During season one, Wally was in 8th grade and Beaver was in 2nd - six years apart. By the end season six Beaver was finishing 8th grade and Wally was graduating high school - 4 years apart. See more »


Theodore "Beaver" Cleaver: Violet Rutherford drinks gutter water.
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Referenced in White Collar: Return to Sender (2014) See more »

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User Reviews

The Serious Side of Beaver
4 June 2005 | by (Fort Lauderdale) – See all my reviews

During a recent TVLand "Top 10 Characters You Love To Hate" special, a well-known (under 40) female actress was quoted as saying that she believed sneaky Eddie Haskell to be the only character in the show that she remembered for resembling "a real person".

Though I'll agree that Ward and June might come across at times as being unrealistically conservative (for example, their sitting at home in their Sunday best for no reason) her comment was something I found hard to understand, since, Beaver was known to be the first show of it's kind to explore such teen issues as, alcoholism, divorce, and troubled teens.

It seems that many viewers also do not understand the significance of Ward's frequent reference (often shown as his sad remembrance) to his own harsh encounters with his strict Father, who made a point of "taking him out to the woodshed" to let Ward know "just what his Father meant", and how Ward, as a Father himself, deciding that he would not do the same when teaching his own sons right from wrong.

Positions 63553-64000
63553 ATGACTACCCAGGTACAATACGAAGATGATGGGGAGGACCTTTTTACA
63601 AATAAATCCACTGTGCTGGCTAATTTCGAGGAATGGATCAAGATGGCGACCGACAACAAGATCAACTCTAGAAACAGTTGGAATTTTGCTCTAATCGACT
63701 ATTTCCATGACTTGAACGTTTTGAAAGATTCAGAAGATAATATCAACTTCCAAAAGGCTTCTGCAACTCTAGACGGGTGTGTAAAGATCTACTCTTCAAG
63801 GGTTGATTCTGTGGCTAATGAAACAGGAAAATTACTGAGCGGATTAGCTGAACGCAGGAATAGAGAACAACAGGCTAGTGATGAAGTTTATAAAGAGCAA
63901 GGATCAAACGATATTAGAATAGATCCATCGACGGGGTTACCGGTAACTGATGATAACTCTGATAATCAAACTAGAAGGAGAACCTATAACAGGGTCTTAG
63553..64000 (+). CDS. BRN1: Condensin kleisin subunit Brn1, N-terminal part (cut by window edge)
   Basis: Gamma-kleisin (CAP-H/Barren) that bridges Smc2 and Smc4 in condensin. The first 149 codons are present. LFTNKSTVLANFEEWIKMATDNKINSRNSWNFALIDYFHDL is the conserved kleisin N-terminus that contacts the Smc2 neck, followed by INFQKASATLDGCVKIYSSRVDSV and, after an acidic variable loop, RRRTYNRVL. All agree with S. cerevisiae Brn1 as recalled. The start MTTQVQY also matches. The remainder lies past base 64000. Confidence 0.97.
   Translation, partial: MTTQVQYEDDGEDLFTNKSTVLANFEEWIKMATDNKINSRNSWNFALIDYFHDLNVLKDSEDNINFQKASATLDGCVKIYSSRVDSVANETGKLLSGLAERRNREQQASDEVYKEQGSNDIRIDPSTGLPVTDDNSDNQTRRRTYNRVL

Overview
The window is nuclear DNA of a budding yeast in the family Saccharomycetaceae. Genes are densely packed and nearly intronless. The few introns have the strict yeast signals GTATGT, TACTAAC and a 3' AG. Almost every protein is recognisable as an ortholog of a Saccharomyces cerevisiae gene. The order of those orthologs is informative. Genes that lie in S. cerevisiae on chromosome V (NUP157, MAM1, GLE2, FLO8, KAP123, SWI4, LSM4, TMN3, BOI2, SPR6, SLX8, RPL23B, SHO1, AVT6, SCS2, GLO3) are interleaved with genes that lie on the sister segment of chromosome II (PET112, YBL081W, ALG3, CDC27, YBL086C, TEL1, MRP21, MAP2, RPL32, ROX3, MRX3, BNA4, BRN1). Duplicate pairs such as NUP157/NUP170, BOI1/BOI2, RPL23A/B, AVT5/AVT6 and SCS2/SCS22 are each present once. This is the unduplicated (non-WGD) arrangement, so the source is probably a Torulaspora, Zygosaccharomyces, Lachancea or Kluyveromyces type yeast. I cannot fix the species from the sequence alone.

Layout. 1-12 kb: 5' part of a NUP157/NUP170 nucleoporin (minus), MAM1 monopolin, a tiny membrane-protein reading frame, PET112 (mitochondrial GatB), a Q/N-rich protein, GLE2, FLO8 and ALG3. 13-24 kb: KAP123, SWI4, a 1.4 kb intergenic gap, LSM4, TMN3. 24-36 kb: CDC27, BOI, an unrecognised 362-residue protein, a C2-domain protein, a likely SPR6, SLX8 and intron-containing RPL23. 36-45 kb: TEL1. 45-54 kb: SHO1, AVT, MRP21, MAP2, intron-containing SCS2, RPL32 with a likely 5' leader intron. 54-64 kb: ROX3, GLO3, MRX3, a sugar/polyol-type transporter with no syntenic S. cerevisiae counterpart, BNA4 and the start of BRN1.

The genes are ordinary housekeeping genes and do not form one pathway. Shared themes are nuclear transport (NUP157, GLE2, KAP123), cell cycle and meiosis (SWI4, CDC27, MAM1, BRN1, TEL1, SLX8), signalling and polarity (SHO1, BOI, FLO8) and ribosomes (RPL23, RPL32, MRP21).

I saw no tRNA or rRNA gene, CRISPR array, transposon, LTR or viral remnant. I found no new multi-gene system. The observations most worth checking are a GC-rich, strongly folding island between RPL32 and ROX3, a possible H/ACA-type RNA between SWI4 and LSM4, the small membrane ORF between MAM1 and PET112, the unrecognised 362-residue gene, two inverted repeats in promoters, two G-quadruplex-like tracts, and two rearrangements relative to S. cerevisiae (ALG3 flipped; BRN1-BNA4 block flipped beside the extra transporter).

While the conservative side of the show might be a bit too much for some, in the end there is nothing wrong with that behavior either - it's a far better lifestyle than what we see in today's world, where parents sometimes see their children as a liability rather than a blessing.

Those who regularly watch Beaver know that while the corn does sometimes grow high in Mayfield, the trueness of the show's stories is what makes Beaver the timeless show that many still enjoy almost a half century after it's debut.